FAQs

Q?

Why should I purchase insurance from an agent when I can get it direct online?

A.

Insurance can be confusing, and every person’s insurance needs are unique.  A knowledgeable and experienced agent can help make sure you have the coverages you need and want.  A policy that appears to save you money up front but does not provide you with adequate coverage or service can become very expensive at claim time! 

Q?

Do I need special insurance coverage for any of my property?

A.

You may own several types of property for which special coverages might be needed.  For example, your policy may provide a limited amount of coverage for certain categories of property, such as jewelry or firearms.  If you have more than the sublimit covered by the policy, or you have pieces of great value, you may wish to purchase additional insurance for those items in the form of Special Personal Property coverage.  Other items which you may benefit from having special insurance might include ATVs, boats, recreational vehicles, antiques, collectibles, etc.  Your agent can work with you to determine what your individual needs might be.

Q?

What does a home-owner’s insurance policy cover?

A.

A basic homeowner’s policy provides coverage for damage to the dwelling, other structures, and household personal property caused by the perils named in the policy.  It may also provide coverage for the insured’s personal liability as well as additional living expenses incurred due to the covered loss.  Coverage can be broadened by adding optional endorsements to the base policy.

Q?

What is the difference between an Actual Cash Value insurance policy and a Replacement Cost policy?

A.

Under a Replacement Cost policy, a covered loss is settled at the cost to repair or replace the damaged property (whichever is less) with property of like kind and quality with no deduction for depreciation.  Under an Actual Cash Value (or ACV) policy, damage to covered property by an insured peril is settled by subtracting depreciation from the replacement cost of the damage. All settlements are subject to the limits and sub-limits listed in the policy and on the declarations pages.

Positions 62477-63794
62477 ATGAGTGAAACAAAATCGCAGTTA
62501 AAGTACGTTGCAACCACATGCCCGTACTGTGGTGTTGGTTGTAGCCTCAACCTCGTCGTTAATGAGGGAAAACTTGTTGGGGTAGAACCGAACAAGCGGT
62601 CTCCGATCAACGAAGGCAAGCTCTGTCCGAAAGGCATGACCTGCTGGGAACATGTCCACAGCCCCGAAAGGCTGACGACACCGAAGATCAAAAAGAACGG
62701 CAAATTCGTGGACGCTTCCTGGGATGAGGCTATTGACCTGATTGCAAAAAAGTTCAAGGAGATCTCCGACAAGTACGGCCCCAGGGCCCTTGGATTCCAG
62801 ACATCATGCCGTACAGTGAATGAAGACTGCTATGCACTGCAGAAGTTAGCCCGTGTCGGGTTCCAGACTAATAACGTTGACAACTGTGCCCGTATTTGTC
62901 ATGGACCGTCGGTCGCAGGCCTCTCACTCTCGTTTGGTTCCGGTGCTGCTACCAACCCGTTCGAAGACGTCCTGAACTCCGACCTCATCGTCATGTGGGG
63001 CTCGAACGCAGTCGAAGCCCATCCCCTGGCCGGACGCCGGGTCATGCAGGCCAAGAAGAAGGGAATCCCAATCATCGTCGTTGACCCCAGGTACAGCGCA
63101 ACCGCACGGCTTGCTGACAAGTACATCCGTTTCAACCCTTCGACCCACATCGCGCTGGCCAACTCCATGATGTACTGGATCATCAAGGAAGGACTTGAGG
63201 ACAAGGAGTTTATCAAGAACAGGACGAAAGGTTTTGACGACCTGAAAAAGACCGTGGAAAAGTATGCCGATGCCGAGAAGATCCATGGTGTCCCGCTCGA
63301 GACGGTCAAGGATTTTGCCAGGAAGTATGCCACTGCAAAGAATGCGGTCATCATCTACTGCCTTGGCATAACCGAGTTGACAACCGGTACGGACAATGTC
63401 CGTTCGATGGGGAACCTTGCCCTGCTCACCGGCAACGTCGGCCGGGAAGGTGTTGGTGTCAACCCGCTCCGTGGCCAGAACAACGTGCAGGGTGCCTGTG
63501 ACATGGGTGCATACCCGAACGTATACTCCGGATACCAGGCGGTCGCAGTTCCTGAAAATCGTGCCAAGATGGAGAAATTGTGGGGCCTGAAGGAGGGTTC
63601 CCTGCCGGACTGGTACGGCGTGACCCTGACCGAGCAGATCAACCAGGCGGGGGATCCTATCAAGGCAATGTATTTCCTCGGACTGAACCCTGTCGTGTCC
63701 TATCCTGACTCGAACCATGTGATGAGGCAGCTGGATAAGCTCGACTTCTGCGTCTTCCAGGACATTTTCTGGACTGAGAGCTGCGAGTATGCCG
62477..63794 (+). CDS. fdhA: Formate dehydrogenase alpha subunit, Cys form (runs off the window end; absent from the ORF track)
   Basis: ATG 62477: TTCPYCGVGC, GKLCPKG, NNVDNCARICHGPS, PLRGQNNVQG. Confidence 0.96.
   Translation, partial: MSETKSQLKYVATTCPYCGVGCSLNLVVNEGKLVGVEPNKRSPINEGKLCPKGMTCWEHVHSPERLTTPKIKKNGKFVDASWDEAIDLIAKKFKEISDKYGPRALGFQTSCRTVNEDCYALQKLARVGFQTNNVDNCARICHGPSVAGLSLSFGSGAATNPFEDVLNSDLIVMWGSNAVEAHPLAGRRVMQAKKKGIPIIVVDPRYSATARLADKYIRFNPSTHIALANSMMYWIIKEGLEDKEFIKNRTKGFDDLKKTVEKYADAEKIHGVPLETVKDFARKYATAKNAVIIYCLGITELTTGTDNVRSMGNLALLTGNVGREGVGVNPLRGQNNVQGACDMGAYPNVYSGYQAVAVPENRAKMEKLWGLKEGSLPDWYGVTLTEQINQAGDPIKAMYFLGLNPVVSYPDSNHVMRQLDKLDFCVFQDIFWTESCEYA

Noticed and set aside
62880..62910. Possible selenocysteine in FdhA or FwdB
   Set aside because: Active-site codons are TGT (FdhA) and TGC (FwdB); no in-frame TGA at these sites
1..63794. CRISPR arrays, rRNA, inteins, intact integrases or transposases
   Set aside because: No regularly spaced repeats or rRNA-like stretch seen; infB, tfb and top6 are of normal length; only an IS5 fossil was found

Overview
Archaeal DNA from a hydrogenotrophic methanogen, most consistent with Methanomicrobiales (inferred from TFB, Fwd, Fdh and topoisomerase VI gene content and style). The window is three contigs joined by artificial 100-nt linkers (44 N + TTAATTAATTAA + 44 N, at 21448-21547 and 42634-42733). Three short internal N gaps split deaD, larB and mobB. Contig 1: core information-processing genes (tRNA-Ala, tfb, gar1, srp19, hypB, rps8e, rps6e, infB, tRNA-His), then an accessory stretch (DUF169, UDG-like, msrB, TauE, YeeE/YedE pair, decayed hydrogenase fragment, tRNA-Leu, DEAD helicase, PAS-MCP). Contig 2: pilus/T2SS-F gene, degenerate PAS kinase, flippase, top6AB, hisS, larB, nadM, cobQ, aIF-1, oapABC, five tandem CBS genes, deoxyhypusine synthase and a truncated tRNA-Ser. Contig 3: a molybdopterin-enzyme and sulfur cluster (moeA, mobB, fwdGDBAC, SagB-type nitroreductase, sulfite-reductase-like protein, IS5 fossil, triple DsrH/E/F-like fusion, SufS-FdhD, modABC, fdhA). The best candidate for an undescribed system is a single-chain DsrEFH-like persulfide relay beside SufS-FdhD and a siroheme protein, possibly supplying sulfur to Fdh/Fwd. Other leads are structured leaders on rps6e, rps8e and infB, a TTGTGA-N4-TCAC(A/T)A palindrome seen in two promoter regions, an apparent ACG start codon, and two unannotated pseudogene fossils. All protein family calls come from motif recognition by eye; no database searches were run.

Q?

What is depreciation?

A.

Depreciation is the loss in property’s value over time due to factors such as age, wear and tear, and obsolescence. Different types of property depreciate at different rates.

Q?

What steps should I take after a loss?

A.

Your policy details a list of things you MUST do following a loss as conditions of your policy.  They include: 

  • Give prompt notice of the loss to the company or your agent as soon as possible;
  • Notify the police as soon as practicable in case of loss by theft, vandalism, or malicious mischief;
  • Take reasonable steps to protect your property form additional damage.  If temporary repairs are necessary to protect the property from further damage, keep accurate records of expenses incurred to make the temporary repairs;
  • Prepare an inventory of damaged personal property showing the quantity, description, actual cash value, and amount of loss.  Attach any receipts or related documents to support your figures.
  • Do not make permanent repairs until you have talked to an authorized adjuster.

Q?

What is the “deductible”?

A.

Your policy deductible is the amount of an adjusted loss that must be borne by you before you are entitled to recovery from the insurance company. For example, if you have an adjusted loss of $4,500 with a $1,000 deductible, you are entitled to a maximum recovery of up to $3,500.

Q?

Will my insurance policy pay to take steps to upgrade my property to prevent future loss, since that would be in the insurance company’s best interest?

A.

The purpose of an insurance policy is to pay for a covered loss to insured property which has already occurred.  It does not pay for measures to reduce the likelihood of future loss.  If a condition exists that increases the chances of a claim, it is the insured’s responsibility to take the steps necessary reduce the probability of a loss.

Q?

If I file a claim, will my rates go up?

A.

Prairie Mutual has a claims surcharge program that takes into account both the number and dollar value of claims.  Under our claims surcharge program, rates do not increase after a first or second claim.  For more information about our claims surcharge program, please contact your agent.

Q?

If my neighbor’s tree falls on my house, whose insurance is responsible for the damage to my property?

A.

In most cases, your insurance will be the one responsible for damage to your property from your neighbor’s tree.  You will be responsible for your deductible and any expenses which may not be covered by the policy, such as clean-up of the fallen tree or limb.